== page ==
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Banana trees are really herbs!

Which is keen, but even more keen is that banana plants are rhizomes:*

A giant perennial herb rather than a tree, the banana plant grows quickly from underground rhizomes (rootstocks) into a 10 to 25 feet tall and wide plant, depending on variety, with dwarfs half the size of regular trees. The trunk (pseudostem) consists of leaf sheaths wrapped around each other. Many suckers come up from the roots, but only one should be allowed to remain, to replace the fruiting trunk after bearing. Large elliptic green or purple leaves can grow as huge as 9 feet tall and 2 feet wide; protect them from wind if you like to see the leaves whole and the tree standing up straight.

Who knew?

And who here remembers Alfred Kahn?

So, now we have the word "banana" -- what are we saying "banana" instead of today?

NOTE * Rhizomic growth being my current metaphor for how a blogosphere without an A list might spread...

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Bryan's picture
Submitted by Bryan on

The current commercial banana is essentially seedless, which is a problem because they can only be grown from existing plants, and something is attacking those plants.

If they get wiped out, all you can do to go back to the original seeded stock and recross, hoping to produce something similar. If you enjoy bananas, enjoy them while you can.

Alfred Kahn was all over the media when he began the process of deregulating the airlines. As you think back to the "golden days" when you had regional airports that offered non-stop flights to places you actually wanted to go, and you could sit in comfort on the plane while eating a meal that actually resembled food, served by someone who seemed to enjoy what they did, you can blame Alfred Kahn for the cattle car conditions under which you currently fly.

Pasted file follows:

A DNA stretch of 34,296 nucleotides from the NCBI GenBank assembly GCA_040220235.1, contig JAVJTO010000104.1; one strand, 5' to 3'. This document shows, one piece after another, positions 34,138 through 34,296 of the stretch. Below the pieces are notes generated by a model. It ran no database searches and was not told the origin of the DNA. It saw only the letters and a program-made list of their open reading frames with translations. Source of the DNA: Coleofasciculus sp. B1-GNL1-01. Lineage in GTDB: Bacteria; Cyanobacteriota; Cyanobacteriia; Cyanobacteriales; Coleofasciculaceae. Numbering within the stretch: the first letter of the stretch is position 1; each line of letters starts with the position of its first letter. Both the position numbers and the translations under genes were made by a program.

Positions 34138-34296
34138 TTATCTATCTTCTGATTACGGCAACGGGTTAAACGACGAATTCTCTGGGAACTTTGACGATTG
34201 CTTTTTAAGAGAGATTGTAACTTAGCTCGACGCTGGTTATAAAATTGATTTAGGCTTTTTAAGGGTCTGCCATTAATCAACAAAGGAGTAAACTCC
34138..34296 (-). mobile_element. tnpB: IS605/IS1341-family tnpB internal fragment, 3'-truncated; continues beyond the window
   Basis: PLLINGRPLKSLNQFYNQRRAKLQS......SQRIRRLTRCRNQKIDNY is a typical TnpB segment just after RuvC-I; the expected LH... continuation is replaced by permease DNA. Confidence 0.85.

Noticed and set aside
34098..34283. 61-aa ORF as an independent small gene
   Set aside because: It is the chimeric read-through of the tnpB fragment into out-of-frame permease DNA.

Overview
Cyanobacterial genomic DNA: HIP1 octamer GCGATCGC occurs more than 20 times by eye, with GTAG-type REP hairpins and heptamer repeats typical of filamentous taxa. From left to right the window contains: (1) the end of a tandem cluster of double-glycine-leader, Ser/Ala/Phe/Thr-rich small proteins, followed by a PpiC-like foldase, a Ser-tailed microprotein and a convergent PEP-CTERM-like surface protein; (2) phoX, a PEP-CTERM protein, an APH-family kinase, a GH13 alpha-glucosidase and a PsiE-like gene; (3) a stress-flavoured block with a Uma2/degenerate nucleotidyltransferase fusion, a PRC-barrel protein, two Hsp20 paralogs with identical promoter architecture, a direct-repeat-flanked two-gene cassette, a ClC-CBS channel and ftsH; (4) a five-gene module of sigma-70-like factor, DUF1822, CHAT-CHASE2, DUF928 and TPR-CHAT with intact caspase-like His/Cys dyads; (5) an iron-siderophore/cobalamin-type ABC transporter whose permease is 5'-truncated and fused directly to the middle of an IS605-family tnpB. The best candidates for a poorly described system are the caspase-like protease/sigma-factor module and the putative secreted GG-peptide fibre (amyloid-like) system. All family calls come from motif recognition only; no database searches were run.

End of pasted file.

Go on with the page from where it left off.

Deregulation is always touted as a way to spur competition, and always ends up with a monopoly. Funny how that works.

Jeff W's picture
Submitted by Jeff W on

I've been meaning to read Dan Koeppel's Banana: The Fate of the Fruit That Changed the World but until then I have to settle for this op ed piece by him in the New York Times.

According to Koeppel:

This has happened before. Our great-grandparents grew up eating not the Cavendish but the Gros Michel banana, a variety that everyone agreed was tastier. But starting in the early 1900s, banana plantations were invaded by a fungus called Panama disease and vanished one by one. Forest would be cleared for new banana fields, and healthy fruit would grow there for a while, but eventually succumb.

By 1960, the Gros Michel was essentially extinct and the banana industry nearly bankrupt. It was saved at the last minute by the Cavendish, a Chinese variety that had been considered something close to junk: inferior in taste, easy to bruise (and therefore hard to ship) and too small to appeal to consumers. But it did resist the blight.

Makes you wonder what the Gros Michel was like.

Anyway, even if it's happened before, I still think it's bad if the Cavendish goes extinct, of course.

BDBlue's picture
Submitted by BDBlue on

Which are smaller and available in South Pacific/Australia are much sweeter and taste much better than what we're sold here. It's like they aren't even the same fruit. We came back and saw smaller bananas in the store and got all excited thinking they were the same, but they tasted just like the larger bananas sold here and not like the ones we had over there.